We go to Angie's, a local restaurant where I went on the first date that I ever went on, where I learned that there was nothing to be nervous about, before I learned that there was in fact very very much to be nervous about. The next year I went there on another date that amounted to much the same. But none of the bad memories are directly connected to the restaurant itself, which is good because I see its name on bumper stickers literally all the time. We go over to a section I've never been in with room for all of us. But some of the people from earlier are nowhere to be found, and as I note our seating arrangement - boy-girl-boy-girl-boy-girl-me - it dawns on me that I seem to have crashed some kind of group date. Oh well, there are worse things than being a seventh wheel. I'll just roll with it. And look, I won't even have to be the only one because here come the others finally, let's see, two more boys and two more girls. Well. There are worse things than being an eleventh year. I wonder what the record is. Let's go for the record. The newcomers sit boy-girl-girl-boy-me and Stephen says the gender ratio here is a coincidence, but a good ratio nonetheless.
I distinctly remember that my first time here I had ravioli, but now I'm looking through the menu and there's no ravioli nor pasta of any kind. Lots of chicken, though. I don't want anything with chicken. I had enough chicken yesterday to last a week. I don't want breakfast food either because I already got pancakes today after the hike. Reluctantly I settle for a cheeseburger. While we wait, my tablemates act like children and Sierra persuades me to take part in a game of Russian Roulette, but with packets of sugar and salt. I know how stupid it is for me to participate in this game but I want these people to like me. The mouthful of salt is worth that. Terrah asks me what I do for fun, and says that after twenty years she's just discovered books, and asks me for recommendations which I happily supply because this is my chance to inculcate her with my views of the world. I try to gauge her potential interest in "The Adventures of Tintin" by asking if she's into comics as well. She says she's occasionally read one "about a cat thing and a human thing." I'm the only one at the table who correctly guesses that she's talking about Calvin and Hobbes.
Most of us go back to Blake's place to chill, and it's already about eleven p.m. (23:00) and I've already been up too long and I know that tomorrow I'm really really going to regret staying up as late as it looks like we're going to be up, but screw it, I'm making friends. We talk and listen to music and play a card game. Somehow the topic of conversation periodically returns to my crush even though most of these people weren't at the fire. For example, Colby asks why I chose her to be my crush. I say her intellect, her maturity, her spirituality, her kindness, and she has a nice face, and she has the cutest smile, especially when she shows her teeth; she has nice teeth. They can't argue with that logic. Terrah wants to know where I would take her on a date if money and other logistical concerns were no object. I say the moon because I'm thinking in terms of what today's technology allows. With the benefit of hindsight, though, I'd like to change my answer to Saturn's moon Titan, where the thick atmosphere and low gravity would literally enable us to strap on plastic wings and fly through the air. I'm not kidding. Wikipedia says so and everything.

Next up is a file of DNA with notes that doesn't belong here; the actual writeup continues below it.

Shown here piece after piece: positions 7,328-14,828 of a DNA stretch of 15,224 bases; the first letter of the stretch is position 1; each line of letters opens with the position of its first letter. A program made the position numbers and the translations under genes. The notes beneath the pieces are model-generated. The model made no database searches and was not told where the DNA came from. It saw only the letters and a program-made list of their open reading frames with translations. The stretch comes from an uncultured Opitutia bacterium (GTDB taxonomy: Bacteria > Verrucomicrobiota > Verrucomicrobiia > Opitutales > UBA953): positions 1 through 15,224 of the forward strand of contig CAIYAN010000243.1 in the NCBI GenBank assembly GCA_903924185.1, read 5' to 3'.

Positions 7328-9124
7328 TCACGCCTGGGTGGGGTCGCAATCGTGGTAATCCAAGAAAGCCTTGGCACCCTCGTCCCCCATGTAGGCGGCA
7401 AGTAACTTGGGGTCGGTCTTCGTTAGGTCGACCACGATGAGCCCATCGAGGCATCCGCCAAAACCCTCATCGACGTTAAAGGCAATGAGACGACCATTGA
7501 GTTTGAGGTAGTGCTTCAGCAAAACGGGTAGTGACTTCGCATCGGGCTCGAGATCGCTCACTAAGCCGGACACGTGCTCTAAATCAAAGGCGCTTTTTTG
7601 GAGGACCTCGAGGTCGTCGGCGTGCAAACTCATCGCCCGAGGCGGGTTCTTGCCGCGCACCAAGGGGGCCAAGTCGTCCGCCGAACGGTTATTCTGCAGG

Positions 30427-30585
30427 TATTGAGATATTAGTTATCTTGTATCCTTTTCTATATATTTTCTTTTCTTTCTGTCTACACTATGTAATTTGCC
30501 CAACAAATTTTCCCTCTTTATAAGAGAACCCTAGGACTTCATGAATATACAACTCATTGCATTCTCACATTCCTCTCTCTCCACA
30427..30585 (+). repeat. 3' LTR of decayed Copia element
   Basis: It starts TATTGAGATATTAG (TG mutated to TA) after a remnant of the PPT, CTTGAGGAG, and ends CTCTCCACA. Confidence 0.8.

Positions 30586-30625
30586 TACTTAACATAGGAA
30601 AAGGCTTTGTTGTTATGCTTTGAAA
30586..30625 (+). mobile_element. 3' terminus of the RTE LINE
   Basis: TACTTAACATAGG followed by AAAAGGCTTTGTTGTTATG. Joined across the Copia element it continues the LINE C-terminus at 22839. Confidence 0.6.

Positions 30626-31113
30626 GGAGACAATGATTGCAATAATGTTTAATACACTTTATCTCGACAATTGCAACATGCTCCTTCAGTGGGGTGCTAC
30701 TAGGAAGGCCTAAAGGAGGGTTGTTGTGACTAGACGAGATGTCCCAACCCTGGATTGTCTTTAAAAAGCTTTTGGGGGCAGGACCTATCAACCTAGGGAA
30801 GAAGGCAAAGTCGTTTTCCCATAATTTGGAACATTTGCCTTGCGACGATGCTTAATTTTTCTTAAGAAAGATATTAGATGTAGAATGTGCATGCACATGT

Also, we laugh. A lot. And not to brag or anything, but at a conservative estimate I'd say ~70% of the laughter is attributable to my dance moves and witty comments. Admittedly the bar for what consitutes a witty comment falls lower as the night wore on. Soon all I have to do is reference something we nearly peed ourselves laughing about ten minutes ago, and we'll nearly pee ourselves laughing all over again. I'm not the type to laugh out loud on my own but when other people do, even if the joke was mine to begin with, it's contagious. It's cleansing. This is great. I'm becoming so popular. I knew I was capable of being funny, but this must be the crowning moment of glory of my entire life. "The party never dies, with Chris," Terrah says. And yet, I wonder as I go to bed at almost two a.m. (2:00), at what cost? Will they invite me back every weekend, only to consistently deprive me of the ability to form a coherent thought or write an engaging blog post the following day? As with the hikes, I wonder if the tradeoff is worth it.
I wonder something else too. How is it that tonight/this morning I had seven to nine people (it fluctuated) rolling on the floor laughing for two and a half hours, yet all I can elicit from my crush is an occasional smile or giggle? Perhaps the one truly laughing at me is God.
"Guys. Chris's blog is the stuff of legends. If you’re ever looking for a good read, check this out!"
- Amelia Whitlock
"I don't know how well you know Christopher Randall Nicholson, but... he's trolling. You should read his blog. It's delightful."
- David Young
About the Author
C. Randall Nicholson is a white cisgender male and a Latter-day Saint, so you can hate him without guilt, but he's also autistic, so you can't. Unless you're an anti-vaxxer, in which case the feeling is mutual. This blog is where he periodically rants about life, the universe, and/or everything.